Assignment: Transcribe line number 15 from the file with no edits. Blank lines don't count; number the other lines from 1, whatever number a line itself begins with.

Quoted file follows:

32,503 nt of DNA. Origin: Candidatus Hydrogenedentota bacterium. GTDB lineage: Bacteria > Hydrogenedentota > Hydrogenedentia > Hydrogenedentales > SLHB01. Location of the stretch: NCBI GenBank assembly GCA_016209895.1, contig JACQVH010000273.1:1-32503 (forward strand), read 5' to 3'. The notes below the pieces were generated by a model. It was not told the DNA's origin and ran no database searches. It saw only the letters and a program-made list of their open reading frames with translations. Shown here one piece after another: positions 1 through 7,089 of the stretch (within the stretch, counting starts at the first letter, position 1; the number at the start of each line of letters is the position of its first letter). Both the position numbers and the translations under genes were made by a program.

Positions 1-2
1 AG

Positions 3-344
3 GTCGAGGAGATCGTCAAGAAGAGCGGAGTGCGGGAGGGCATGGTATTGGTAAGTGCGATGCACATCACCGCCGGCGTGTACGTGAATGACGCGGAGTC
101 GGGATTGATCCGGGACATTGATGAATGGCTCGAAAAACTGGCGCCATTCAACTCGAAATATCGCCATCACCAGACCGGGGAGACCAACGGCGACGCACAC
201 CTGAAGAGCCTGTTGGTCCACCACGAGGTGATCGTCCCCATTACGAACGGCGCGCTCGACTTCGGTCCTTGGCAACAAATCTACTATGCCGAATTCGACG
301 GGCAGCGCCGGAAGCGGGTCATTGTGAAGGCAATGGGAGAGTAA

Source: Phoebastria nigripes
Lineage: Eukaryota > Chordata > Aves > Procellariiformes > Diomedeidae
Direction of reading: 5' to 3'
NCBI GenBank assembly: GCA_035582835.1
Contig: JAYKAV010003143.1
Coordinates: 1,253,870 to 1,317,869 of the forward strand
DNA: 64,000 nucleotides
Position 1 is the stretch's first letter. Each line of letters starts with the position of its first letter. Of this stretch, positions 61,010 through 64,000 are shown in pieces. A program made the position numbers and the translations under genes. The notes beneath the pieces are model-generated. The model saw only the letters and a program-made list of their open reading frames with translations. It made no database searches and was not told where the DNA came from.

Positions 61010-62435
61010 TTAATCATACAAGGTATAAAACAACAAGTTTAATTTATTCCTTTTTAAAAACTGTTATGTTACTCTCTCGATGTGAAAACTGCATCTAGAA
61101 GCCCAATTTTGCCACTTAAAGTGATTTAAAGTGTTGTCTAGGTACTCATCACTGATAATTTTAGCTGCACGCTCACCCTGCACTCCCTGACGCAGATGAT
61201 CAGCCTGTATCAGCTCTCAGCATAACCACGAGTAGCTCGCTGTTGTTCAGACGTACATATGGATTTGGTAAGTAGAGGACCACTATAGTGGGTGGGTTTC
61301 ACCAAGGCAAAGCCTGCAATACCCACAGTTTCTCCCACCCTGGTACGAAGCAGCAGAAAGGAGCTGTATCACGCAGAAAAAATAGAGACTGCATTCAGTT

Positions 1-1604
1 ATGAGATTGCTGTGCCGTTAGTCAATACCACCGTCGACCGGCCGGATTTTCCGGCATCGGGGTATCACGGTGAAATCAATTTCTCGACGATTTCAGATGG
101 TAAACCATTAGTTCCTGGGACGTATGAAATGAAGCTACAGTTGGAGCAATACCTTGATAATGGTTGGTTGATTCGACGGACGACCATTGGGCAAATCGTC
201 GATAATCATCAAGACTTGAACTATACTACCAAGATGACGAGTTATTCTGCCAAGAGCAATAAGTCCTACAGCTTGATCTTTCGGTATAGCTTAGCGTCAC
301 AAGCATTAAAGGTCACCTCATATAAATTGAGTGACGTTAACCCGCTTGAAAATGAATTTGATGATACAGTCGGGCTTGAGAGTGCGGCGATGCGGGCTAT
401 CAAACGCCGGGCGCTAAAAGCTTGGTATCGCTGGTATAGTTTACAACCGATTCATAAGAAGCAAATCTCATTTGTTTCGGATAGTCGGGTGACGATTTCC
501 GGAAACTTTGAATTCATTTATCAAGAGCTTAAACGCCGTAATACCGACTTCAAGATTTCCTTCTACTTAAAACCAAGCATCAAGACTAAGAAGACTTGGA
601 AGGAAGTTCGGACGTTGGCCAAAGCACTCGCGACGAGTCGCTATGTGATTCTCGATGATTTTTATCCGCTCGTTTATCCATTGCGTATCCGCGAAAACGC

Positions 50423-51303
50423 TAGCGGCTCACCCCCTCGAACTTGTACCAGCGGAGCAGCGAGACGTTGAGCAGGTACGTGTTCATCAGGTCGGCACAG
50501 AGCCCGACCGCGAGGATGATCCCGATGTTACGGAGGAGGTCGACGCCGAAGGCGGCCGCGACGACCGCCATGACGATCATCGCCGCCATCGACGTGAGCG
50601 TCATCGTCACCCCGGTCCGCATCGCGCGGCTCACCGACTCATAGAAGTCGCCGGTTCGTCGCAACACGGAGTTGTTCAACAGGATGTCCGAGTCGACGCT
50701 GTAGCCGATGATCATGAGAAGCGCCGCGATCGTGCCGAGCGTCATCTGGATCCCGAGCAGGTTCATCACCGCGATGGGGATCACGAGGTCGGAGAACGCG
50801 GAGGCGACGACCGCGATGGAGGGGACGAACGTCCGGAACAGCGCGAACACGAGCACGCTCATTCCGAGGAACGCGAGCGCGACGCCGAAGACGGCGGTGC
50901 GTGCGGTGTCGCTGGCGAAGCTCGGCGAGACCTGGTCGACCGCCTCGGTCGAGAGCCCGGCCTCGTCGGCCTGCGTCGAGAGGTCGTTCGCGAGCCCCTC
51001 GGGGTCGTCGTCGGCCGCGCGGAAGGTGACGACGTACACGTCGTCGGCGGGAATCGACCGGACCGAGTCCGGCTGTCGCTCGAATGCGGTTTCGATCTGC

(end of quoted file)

DNA: 64,000 nucleotides